Published in 1947 in The Elementary English Review, a flagship journal of the National Council of Teachers of English (NCTE) that later became Language Arts, “Research in Language” is one of the most cited pieces by Lou LaBrant in my scholarship and public writing about education and literacy.
LaBrant served as president of NCTE in the 1950s, and along with being an active and influential literacy scholar, LaBrant was a practitioner over a staggering 65 years of teaching.
LaBrant made two incisive claims in this article:
A brief consideration will indicate reasons for the considerable gap between the research currently available and the utilization of that research in school programs and methods. (p. 87)
It is not strange, in view of the extensive literature on language, that the teacher tends to fall back upon the textbook as authority, unmindful of the fact that the writer of the text may himself be ignorant of the basis for his study. (pp. 88-89)LaBrant, L. (1947, January). Research in language. Elementary English, 24(1), 86-94. http://www.jstor.org/stable/41383425
Having written an educational biography of LaBrant for my doctoral dissertation, I am vividly aware that LaBrant taught and wrote as a complex progressive who used the term “research” in broad Deweyan terms that included everything from gold-standard experimental research to the daily observations made by classroom teachers.
I cite her because as a practitioner and scholar I also embrace a very complicated understanding of “research,” “evidence,” and the word of the moment, “science.” I am also deeply skeptical of textbooks and programs.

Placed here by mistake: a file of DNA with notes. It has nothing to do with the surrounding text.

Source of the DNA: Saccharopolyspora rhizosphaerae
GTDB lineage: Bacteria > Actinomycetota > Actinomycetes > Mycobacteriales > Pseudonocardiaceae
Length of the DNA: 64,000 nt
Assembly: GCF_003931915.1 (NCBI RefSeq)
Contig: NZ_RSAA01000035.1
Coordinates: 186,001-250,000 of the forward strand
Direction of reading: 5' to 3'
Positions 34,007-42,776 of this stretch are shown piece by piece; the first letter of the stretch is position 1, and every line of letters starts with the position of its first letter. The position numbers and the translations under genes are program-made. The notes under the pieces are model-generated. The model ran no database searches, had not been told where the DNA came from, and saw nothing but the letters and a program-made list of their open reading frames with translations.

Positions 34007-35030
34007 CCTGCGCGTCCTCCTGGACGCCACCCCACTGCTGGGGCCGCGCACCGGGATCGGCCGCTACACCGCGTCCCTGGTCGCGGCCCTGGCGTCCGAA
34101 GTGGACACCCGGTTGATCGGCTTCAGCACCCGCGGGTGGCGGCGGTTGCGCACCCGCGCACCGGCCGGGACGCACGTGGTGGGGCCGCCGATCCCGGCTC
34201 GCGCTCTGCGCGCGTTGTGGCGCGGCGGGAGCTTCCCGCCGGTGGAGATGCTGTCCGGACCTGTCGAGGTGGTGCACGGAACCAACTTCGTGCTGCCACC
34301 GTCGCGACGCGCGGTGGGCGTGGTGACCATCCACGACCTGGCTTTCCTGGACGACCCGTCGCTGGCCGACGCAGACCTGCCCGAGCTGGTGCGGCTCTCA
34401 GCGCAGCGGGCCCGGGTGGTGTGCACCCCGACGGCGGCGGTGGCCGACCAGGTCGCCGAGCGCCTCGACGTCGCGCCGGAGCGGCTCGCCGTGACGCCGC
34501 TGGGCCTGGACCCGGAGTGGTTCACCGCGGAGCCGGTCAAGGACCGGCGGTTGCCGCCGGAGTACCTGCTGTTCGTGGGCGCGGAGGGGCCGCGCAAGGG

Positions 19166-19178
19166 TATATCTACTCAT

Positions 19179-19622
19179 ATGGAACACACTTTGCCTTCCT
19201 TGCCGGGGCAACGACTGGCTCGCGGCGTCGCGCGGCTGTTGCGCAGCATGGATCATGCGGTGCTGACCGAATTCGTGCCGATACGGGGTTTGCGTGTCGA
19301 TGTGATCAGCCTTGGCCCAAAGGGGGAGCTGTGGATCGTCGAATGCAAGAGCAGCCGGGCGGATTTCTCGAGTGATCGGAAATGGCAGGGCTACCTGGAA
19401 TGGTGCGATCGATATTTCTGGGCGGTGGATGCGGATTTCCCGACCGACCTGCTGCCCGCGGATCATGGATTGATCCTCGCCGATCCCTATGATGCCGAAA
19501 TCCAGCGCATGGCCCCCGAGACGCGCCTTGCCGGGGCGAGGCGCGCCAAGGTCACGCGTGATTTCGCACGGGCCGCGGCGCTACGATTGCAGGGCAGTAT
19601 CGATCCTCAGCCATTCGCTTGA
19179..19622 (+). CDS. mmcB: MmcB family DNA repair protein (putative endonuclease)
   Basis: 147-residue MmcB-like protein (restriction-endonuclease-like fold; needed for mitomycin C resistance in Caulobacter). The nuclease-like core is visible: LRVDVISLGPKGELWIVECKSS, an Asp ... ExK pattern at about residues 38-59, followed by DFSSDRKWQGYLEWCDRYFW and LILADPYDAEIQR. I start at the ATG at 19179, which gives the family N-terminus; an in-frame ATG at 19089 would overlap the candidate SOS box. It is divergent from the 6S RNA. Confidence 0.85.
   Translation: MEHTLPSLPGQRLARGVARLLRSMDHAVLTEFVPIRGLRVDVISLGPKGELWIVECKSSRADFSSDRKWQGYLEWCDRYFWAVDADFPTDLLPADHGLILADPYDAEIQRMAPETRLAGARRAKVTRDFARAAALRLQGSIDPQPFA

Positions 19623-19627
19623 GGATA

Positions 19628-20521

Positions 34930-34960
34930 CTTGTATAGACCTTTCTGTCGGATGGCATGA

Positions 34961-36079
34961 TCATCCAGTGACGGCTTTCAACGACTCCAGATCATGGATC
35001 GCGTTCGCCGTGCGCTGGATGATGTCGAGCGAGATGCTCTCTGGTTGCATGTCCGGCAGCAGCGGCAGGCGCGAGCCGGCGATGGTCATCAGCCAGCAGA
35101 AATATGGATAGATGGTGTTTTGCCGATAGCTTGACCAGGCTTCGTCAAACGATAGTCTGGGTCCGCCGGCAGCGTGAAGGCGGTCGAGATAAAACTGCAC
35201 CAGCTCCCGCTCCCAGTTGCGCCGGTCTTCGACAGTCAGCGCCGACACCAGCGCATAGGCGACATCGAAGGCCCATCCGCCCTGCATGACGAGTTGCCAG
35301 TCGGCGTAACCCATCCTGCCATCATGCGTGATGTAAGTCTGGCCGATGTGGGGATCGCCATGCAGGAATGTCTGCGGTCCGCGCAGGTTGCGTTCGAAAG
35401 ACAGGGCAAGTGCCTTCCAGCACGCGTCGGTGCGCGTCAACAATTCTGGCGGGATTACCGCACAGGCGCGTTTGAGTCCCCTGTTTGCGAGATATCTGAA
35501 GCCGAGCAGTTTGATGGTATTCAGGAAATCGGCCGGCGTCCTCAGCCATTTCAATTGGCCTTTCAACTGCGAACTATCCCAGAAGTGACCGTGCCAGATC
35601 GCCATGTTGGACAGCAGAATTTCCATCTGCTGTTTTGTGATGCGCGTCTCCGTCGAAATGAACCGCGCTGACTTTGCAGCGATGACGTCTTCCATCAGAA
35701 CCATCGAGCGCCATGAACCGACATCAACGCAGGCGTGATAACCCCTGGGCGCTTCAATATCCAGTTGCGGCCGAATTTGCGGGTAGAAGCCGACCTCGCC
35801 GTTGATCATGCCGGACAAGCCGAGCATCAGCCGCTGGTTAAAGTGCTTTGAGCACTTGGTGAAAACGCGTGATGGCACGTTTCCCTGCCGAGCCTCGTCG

Since early 2018, the phrase “science of reading” has entered and often dominated media, public/parental, and political discourse around the teaching and learning of reading in the U.S.
Almost for as long—I discovered the movement a few months after it began—I have been waving a red flag, advocating for skepticism and extreme caution about that discourse, the media, public/parental, and political rhetoric. For that reason, I persist in placing the phrase in quote marks since I am specifically criticizing the discourse.
If anything, my criticism is having far too little impact on the consequences of the “science of reading” discourse that is driving many states to adopt new reading legislation. And on social media, I am routinely attacked, often quite aggressively, as a science denier and someone intent on hurting children (although I have been a life-long educator across five decades as both a K-12 classroom teacher and a college professor).
I am also often discredited and told that journalists, parents, and politicians understand my own field better than I do.
Part of the problem with debating the “science of reading” movement is the term itself, one that has at least three different meanings, a multiverse if you will (although absent, darn it, Doctor Strange or Wanda).
Before anyone can, or should, answer “Do you support/reject the ‘science of reading’?” we must first clarify exactly what the term means; therefore, here, then, I want to detail the three ways the phrase currently exists since it entered mainstream use in the media during 2018.